According to Use-less-stuff.com, Americans throw away 25% more trash during the Thanksgiving to New Year’s holiday period than any other time of year. Even if your environmental footprint is the size of a leprechaun’s, it’s likely that you donated more than usual to the landfill. So for this St. Patrick’s Day, why not turn over a new leaf, or four-leaf-clover?
Here are some simple ways to be truly green on St. Patty’s Day:
Green your home
Decorate for the holiday by making a wreath made out of old green t-shirts, denim, tablecloths, tea towels, curtains and any other upcycled material that’s taking up space. You’ll need a wire wreath frame, which you can recycle later, fabric shears and your collection of fabric. Cut the fabric into small strips and tie onto the wire until it covers every inch. Once you’ve pre-cut the fabric, this project becomes kid-friendly and parent-friendly since no glue or messy paint are required.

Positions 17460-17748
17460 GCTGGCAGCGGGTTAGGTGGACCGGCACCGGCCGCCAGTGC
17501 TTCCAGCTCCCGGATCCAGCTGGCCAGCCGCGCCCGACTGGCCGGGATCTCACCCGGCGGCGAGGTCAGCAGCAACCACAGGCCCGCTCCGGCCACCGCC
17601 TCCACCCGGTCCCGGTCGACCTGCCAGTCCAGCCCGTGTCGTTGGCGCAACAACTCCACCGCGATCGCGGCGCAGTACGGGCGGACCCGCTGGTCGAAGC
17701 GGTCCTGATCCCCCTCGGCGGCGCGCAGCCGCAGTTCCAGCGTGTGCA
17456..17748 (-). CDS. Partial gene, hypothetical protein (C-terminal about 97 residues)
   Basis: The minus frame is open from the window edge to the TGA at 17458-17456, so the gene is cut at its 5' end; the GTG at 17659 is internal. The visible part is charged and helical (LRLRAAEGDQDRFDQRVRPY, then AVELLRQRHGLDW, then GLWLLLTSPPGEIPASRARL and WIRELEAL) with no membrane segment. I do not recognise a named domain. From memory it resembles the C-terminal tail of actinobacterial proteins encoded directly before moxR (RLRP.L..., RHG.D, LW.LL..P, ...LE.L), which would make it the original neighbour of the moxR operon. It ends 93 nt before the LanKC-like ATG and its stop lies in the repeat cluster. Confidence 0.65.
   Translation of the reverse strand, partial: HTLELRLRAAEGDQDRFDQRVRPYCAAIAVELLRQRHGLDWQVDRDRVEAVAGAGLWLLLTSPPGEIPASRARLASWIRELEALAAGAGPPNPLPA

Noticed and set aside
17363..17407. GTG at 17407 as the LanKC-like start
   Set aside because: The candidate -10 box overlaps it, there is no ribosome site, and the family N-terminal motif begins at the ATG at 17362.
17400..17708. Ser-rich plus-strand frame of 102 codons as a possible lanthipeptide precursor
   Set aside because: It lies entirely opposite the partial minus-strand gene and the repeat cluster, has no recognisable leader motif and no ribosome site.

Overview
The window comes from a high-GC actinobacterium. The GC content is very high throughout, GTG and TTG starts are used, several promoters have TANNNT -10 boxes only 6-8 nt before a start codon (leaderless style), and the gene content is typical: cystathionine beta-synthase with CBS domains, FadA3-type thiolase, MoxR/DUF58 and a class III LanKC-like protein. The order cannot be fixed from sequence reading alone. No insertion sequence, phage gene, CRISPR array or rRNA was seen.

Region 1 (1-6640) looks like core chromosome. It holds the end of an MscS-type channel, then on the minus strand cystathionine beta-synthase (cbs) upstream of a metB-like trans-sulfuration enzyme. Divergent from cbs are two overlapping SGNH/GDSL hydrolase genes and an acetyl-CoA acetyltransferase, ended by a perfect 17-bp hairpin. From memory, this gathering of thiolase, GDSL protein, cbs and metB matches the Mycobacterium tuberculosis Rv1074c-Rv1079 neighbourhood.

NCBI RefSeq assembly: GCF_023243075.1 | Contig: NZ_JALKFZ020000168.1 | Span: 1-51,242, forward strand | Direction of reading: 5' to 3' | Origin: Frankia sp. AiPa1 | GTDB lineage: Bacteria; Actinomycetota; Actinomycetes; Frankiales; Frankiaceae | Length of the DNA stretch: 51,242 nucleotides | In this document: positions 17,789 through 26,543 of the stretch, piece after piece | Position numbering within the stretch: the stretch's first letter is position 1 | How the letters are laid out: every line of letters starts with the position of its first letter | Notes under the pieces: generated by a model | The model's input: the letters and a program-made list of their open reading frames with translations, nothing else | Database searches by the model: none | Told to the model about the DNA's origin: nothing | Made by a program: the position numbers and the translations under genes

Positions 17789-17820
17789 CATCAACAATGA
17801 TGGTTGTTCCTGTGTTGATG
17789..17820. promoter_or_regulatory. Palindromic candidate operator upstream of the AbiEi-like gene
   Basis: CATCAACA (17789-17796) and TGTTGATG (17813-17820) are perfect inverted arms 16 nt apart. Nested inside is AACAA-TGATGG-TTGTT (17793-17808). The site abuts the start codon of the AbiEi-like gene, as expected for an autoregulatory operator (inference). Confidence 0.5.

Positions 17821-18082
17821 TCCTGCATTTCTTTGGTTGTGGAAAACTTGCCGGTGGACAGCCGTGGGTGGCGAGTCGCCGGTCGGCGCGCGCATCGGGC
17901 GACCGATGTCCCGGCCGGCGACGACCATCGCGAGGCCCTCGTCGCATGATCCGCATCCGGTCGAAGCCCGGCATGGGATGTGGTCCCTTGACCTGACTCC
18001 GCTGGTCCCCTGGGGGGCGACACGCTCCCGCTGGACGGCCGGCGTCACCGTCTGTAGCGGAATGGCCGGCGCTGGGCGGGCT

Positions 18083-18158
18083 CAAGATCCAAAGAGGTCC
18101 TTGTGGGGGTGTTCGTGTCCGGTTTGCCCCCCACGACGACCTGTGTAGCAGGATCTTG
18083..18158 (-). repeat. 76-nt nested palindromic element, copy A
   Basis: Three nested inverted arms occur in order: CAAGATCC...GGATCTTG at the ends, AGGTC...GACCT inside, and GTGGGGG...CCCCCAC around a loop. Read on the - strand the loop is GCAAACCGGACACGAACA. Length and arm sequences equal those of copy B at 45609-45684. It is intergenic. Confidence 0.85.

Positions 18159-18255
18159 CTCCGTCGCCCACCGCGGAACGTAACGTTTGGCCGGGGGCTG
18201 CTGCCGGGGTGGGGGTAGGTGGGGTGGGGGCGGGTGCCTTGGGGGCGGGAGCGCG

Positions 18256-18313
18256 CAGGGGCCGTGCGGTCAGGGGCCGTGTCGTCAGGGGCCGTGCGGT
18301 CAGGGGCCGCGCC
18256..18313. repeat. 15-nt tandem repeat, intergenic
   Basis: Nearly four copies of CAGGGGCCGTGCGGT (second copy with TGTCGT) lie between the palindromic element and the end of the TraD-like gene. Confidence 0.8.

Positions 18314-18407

Consider using green beverage bottles and add lights to create fun ambiance or swap out your vases for green ones by spray-painting old bottles to add pops of green color in every room. Don’t forget to use an eco-friendly spray paint that’s free of CFCs!
Green your food
Dedicate your meals to your city by only cooking with locally-grown produce. By doing so you’ll donate your dollars to the local economy and enjoy fresher food that hasn’t been shipped from thousands of miles away – saving the atmosphere from more pollution.
Make it a fun project for the kids and dye your food green using natural ingredients. By following these instructions, you can make a green dye at home using matcha powder, spirulina, powder, parsley juice, wheat grass juice, spinach juice, spinach powder or parsley powder.
Green your beer
No kids allowed for this one. Pledge to drink locally-brewed beer while celebrating the holiday. Again, you’ll be a hometown hero for contributing to your local economy while sipping on a cold one. Take it a step further by drinking draught beer instead of bottles since not all bars and restaurants recycle glass. Cheers!